3rd Jan '17 11:42:35 AM GothicProphet
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* TheWoobie: Yaya. She lives without a mother, her father is too strict with her, she's never had any friends and her only emotional support is following a (already disbanded) VisualKei band. Wow.

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* TheWoobie: Yaya. She lives without a mother, her father is too strict with her, she's never had any friends and her only emotional support is following a (already disbanded) VisualKei band. Wow.Wow.
----
30th Nov '16 9:07:56 PM ImperialMajestyXO
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** There are alternative views of Othello himself: Hero, fool or downright monster? The critic John Sutherland noted that in the original story, Shakespeare's source material, the unsympathetic Othello-equivalent plotted with the Iago-equivalent about how to kill his wife in a way that wouldn't leave a mark/would look like natural causes, so that he could escape punishment and could maintain his position. While Shakespeare's Othello is way more sympathetic overall, there's [[TheArtifact a few lines that indicate that he too attempted such a plan]], putting him in a worse light. Sutherland also discusses how despite making grandiose claims about his handkerchief, in other instances, Othello treats it like a normal handkerchief, and his later obsession with it has elements of BelievingTheirOwnLies.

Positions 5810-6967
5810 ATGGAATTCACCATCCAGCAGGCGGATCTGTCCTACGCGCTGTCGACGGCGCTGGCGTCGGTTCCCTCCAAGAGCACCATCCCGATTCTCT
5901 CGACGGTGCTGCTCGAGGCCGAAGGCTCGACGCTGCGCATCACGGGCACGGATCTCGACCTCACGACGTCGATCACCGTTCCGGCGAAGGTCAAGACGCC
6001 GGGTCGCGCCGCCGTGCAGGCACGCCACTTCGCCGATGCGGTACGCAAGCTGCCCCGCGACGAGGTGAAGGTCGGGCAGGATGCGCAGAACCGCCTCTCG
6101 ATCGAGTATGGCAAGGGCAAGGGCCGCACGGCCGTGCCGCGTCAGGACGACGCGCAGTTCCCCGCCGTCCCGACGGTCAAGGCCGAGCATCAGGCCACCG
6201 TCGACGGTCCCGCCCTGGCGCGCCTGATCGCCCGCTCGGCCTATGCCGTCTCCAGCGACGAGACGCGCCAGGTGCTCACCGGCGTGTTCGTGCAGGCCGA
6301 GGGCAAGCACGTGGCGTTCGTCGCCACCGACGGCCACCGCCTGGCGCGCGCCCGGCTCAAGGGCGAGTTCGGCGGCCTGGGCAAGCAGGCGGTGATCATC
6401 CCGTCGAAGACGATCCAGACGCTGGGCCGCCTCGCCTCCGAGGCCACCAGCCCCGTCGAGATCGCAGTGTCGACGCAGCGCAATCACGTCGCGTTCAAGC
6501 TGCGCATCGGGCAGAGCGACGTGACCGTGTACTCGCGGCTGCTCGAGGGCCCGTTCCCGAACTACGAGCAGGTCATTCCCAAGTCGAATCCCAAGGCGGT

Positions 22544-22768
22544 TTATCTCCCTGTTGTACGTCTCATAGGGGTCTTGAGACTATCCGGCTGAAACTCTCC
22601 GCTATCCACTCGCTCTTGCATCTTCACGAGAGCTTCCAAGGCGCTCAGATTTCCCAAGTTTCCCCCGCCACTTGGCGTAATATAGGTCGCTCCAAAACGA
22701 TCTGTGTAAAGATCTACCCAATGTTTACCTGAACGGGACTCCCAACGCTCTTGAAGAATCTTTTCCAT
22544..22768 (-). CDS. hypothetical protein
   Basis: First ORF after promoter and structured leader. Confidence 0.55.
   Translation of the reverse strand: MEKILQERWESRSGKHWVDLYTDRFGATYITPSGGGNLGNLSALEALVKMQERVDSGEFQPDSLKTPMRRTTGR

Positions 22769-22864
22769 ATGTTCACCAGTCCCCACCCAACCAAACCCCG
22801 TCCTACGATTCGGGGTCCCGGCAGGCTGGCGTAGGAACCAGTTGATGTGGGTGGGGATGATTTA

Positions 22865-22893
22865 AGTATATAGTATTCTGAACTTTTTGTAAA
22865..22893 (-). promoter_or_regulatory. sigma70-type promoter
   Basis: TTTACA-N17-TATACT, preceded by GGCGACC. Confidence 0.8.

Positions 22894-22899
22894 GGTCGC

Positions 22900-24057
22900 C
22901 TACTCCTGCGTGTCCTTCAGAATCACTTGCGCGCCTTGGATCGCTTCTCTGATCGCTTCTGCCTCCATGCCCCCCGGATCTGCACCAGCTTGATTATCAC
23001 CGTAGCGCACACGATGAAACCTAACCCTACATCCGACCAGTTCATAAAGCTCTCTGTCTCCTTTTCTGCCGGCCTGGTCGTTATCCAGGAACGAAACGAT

to:

** There are alternative views of Othello himself: Hero, fool or downright monster? The critic John Sutherland noted that in the original story, Shakespeare's source material, the unsympathetic Othello-equivalent plotted with the Iago-equivalent about how to kill his wife in a way that wouldn't leave a mark/would look like natural causes, so that he could escape punishment and could maintain his position. While Shakespeare's Othello is [[AdaptationalHeroism way more sympathetic overall, overall]], there's [[TheArtifact a few lines that indicate that he too attempted such a plan]], putting him in a worse light. Sutherland also discusses how despite making grandiose claims about his handkerchief, in other instances, Othello treats it like a normal handkerchief, and his later obsession with it has elements of BelievingTheirOwnLies.
30th Nov '16 9:01:34 PM ImperialMajestyXO
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** Another one is that he didn't actually have a motive, and [[ForTheEvulz was doing it just because]]. The numerous motive that get discarded and contradicted don't help.

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** Another one is that he didn't actually have a motive, and [[ForTheEvulz was doing it just because]]. The numerous motive motives that get discarded and contradicted don't help.
30th Nov '16 9:01:14 PM ImperialMajestyXO
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** Another one is that he didn't actually have a motive, and was doing it just because. The numerous motive that get discarded and contradicted don't help.

to:

** Another one is that he didn't actually have a motive, and [[ForTheEvulz was doing it just because.because]]. The numerous motive that get discarded and contradicted don't help.
11th Nov '16 3:11:16 PM supergod
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http://tvtropes.org/pmwiki/article_history.php?article=YMMV.Othello